Senate Health Committee Chairman Joseph Vitale (D-Woodbridge) wants State Sen. Joseph Pennacchio (R-Montville) to release work product related to former Morris County Freeholder John Inglesino's $3,000-a-year job as a political advisor. Vitale cited an Associated Press report that Inglesino went on Pennacchio's staff the day after his term expired, allowing him to continue in the state pension system.
This is a standard practice for the state's political elite from both parties, but Inglesino is also an advisor to GOP gubernatorial candidate Christopher Christie, who has called for an end to part-time politicians participating in the pension system.
"Does Christie condone using state taxpayer money to pay for a state senator's political adviser?" asked Vitale. "He says he did not know that his long time friend, political adviser and chief fundraiser was put on a state payroll to extend his state taxpayer funded benefits, so Christie should join me in demanding the release of Inglesino's work product for Senator Pennacchio. We all deserve to see exactly what this ‘political adviser' did in his state taxpayer funded job that allowed him to pad his pension."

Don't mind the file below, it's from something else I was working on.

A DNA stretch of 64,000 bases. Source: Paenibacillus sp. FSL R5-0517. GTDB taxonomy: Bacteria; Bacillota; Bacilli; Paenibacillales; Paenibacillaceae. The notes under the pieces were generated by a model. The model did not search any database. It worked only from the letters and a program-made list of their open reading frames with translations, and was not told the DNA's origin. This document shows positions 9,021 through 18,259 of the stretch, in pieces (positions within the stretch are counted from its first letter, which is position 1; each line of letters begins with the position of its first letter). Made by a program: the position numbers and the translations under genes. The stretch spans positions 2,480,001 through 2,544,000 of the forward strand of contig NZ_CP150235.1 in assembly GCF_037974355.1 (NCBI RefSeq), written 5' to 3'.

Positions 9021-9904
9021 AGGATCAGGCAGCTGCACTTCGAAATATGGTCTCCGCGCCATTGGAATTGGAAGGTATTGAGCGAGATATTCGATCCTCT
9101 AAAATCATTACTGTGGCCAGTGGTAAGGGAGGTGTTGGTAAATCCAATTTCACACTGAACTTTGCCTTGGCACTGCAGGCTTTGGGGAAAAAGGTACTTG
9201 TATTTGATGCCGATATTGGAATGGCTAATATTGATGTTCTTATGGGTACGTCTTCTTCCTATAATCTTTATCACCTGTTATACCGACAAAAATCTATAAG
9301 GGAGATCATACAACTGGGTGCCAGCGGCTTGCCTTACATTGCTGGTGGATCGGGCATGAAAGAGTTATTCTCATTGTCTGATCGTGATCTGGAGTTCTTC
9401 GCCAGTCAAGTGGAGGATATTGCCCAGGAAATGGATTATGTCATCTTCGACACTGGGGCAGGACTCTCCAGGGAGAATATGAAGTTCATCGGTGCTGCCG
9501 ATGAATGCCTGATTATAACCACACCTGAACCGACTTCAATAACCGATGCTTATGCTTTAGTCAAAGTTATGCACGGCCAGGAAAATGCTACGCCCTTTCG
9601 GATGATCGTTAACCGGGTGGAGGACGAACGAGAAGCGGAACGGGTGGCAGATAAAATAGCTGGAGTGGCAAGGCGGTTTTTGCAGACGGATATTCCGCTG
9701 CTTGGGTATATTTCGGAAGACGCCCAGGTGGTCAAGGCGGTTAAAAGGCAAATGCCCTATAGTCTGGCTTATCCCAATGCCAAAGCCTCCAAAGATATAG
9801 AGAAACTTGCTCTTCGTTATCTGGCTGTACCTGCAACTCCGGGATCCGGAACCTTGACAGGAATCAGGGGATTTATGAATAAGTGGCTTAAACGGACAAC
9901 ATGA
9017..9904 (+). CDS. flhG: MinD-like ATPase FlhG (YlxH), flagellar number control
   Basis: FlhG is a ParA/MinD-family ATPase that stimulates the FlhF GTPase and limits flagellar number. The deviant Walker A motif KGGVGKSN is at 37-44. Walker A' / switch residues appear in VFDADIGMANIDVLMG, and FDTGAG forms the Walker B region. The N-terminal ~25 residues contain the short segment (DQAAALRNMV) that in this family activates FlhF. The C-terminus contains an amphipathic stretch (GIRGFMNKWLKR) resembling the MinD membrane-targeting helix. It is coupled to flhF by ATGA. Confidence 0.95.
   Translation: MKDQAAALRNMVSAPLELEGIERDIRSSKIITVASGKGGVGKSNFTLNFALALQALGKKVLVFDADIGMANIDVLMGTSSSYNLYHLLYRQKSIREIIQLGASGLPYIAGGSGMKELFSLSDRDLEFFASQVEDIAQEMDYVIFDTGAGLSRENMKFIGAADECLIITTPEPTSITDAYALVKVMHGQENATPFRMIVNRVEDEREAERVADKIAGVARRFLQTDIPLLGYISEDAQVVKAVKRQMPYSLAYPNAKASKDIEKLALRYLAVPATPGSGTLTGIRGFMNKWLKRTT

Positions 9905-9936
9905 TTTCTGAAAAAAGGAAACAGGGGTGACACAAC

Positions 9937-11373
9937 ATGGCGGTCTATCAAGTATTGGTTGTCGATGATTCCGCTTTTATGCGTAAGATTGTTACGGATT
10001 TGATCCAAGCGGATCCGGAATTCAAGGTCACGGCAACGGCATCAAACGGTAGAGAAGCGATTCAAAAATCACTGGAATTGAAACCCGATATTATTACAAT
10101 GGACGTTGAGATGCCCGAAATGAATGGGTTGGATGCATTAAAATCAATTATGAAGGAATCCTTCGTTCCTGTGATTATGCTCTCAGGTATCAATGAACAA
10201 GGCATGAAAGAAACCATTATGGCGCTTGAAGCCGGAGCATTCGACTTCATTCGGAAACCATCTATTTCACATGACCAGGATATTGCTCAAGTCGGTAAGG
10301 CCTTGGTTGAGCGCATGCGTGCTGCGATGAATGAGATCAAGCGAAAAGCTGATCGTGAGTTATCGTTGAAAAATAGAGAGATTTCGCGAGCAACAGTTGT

Vitale wants Pennacchio to release any "documents that were authored by, copied to or mention Inglesino to illustrate the work he performed to earn his taxpayer-funded salary and pension benefits. Vitale said such documents could include, but not be limited to, memos, letters, emails, reports, or any other written correspondence, as well as Inglesino's calendar of appointments and or schedules and records of meetings and phone logs."
In recent months, Inglesino has been criticized for contributing money to Christie's campaign after receiving a no-bid contract as the federal monitor for the University of Medicine and Dentistry of New Jersey. His law firm received $3 million for serving as the monitor. Later, he hosted a fundraiser for the Christie campaign.